Dancing in Church?

Around the year 1900, Plymouth Brethren missionary, Dan Crawford, asked a Congolese woman why she got up and started dancing in church. “Oh! It is only the praise getting out at the toes.”

Dancing is a form of art that you do. And I mean that in an absolute sense. You dance. You become the art. It is not something you do to someone or something else. People can play a piano, beat a drum, paint a canvas, lead a choir, carve a statue or write a praise song. But for people to dance, you do not have to have a piano or a drum or a canvas or pen and paper. You just need to be willing and able to move your own body.

Dancing is certainly mentioned in the Old Testament. In fact, its most common context in the Old Testament is within worship and celebration. It would misread the canon, however, to then conclude that most dancing in ancient Israel was religious. The Old Testament only rarely mentions weddings, births and funerals; although it’s obvious they were ubiquitous in day to day life. It would be a clearer picture to see that dancing was a widespread part of celebration in a nation where many of the celebrations recorded in scripture revolved around Yahweh. In fact, one of the two times dancing is mentioned the New Testament is related to the beheading of John the Baptist (the other is at the return of the prodigal son).* But this hardly supports the idea that dancing had somehow been rejected by Jews as evil and was reserved only for drunken banquets of corrupt rulers.

The origins of dancing, like a number of other practices, can be easily seen in the actions of young children everywhere. When they are excited, they literally dance around.  As is also true of most ancient dancing, children might not be strictly following any rhythm or melody. They are just, well, moving a lot. They have to. They can’t hold it in. Like the African woman said to the British missionary, the excitement is running through them and has to get out at the toes. Even the quintessential Englishman, C.S. Lewis, wrote, “The most valuable thing the Psalms do for me is to express the same delight in God which made David dance.”

“The universe spinning and singing; It’s all for You.

The children dancing, dancing, dancing; It’s all for You, it’s all for You.”

(Chris Tomlin, “Not For Us”)

To insist that dancing in our society is widely used in highly sexualized contexts with lyrics laden with references to violence, drugs and sexual immorality is true, but hardly relevant. Music itself has been largely hijacked to feed a godless industry and serve the desires of an immoral society. So has public speaking, humor and the visual arts. But few insist the answer to this requires we now worship without music, public speaking, humor or art. We have no mode of praise that is not connected to our humanness. Even in the Eucharist, the mountaintop of Christian worship, we are merely doing what everybody does: eating and drinking. All worship uses forms and practices that could serve either Yahweh or Ba’al.

I’m always discouraged to see people gifted by God with great artistic ability that the church refuses to bring into worship. If you are a vocalist, or can play (at last certain) musical instruments, you might be offered numerous opportunities to use those gifts as acts of worship. If you are a writer, a painter, a poet or a dancer, we’d love to have you in church; but take your art somewhere else. But, and here’s where we really get you, we still expect all your stories, paintings, poems and dances will be distinctly and intentionally Christian. In family therapy, this is called a double-bind. Two contradictory demands: Use your art for God, but don’t think you can bring it into worship. Murray Bowen demonstrated that double-binds contribute to schizophrenia. That is no less true spiritually.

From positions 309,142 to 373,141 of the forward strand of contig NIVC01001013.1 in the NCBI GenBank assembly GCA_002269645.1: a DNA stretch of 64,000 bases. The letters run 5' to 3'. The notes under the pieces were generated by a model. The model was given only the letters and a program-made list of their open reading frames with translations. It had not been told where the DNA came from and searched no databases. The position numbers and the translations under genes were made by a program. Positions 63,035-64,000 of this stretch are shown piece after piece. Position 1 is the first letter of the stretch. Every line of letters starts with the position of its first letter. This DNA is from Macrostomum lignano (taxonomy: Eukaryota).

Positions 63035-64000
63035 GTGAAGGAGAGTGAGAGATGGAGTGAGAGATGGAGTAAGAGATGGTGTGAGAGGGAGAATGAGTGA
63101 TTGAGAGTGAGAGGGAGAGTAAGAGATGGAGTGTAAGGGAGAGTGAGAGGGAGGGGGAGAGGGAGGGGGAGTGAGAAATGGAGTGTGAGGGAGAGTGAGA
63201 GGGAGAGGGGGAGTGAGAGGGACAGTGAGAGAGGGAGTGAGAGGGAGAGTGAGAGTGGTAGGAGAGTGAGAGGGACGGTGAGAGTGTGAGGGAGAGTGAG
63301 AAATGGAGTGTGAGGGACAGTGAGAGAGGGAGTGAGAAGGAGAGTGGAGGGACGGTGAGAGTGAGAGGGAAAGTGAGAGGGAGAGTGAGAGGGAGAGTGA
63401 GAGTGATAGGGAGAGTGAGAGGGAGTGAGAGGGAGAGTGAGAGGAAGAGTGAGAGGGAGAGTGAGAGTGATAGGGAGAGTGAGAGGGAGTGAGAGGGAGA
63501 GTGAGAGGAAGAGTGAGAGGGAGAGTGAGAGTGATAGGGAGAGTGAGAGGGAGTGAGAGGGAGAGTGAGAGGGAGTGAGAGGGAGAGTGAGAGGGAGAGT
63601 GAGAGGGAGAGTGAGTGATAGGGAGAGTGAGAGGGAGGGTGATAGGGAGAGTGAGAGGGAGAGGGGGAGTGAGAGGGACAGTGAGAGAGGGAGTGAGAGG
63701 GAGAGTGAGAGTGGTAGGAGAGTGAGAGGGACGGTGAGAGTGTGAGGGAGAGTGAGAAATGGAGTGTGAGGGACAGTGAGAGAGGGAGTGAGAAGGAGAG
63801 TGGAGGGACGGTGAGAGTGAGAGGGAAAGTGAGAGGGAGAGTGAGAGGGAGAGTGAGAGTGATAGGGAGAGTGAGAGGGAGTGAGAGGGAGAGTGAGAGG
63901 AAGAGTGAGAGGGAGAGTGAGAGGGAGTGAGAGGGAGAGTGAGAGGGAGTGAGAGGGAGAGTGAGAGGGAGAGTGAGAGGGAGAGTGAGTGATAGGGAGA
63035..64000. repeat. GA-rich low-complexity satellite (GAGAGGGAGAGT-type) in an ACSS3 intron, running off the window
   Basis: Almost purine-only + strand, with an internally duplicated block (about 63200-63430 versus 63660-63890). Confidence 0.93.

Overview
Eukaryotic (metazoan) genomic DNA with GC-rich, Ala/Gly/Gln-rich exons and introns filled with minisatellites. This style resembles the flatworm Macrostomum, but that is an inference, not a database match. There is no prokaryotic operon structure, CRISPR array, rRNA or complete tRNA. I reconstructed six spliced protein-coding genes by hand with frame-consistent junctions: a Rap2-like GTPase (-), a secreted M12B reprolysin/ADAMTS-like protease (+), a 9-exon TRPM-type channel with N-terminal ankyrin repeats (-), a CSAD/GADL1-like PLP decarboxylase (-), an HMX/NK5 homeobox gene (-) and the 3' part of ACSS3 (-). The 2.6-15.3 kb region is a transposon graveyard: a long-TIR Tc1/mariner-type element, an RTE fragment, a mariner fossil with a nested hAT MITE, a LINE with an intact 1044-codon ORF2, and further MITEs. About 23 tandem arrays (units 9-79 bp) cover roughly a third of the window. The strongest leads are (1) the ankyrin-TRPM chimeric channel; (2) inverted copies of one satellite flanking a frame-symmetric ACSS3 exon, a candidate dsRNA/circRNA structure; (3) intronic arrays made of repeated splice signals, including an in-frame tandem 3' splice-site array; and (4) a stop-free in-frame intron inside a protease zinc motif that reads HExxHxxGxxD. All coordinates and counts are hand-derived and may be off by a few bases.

We need to see and listen to the whole church and learn. We do not have a corner on everything people need to know about worship. We need to listen to the churches of the East and learn the power of mystery in worship. We need to listen to the church of Rome and learn the power of saying just the right words in worship. We need to listen to the church of South America and learn that worship is a fiesta and, while you might rehearse a performance, you never rehearse and perform a fiesta. We need to listen to the church of the Reformation and learn the power of the Word of God in worship. But, we also need to listen to the church of Africa, and start letting the worship get all the way down to our toes … and then start leaking out all over the place.

So, you wanna have a go at dancing?

“Blessed is the one who sings and those who dance to the prophecies of this book, for the time is near.” (Dr. Bob Lowry, former New Testament professor at Lincoln Christian Seminary, paraphrasing Revelation 1:3)

*My thanks to Jim McMillan. The original post only noted the dancing at Herod’s palace. He reminded me of the allusion to dancing in the celebration of the prodigal’s return in Luke 15. A good reminder it’s always wise to make a quick check in Logos before posting.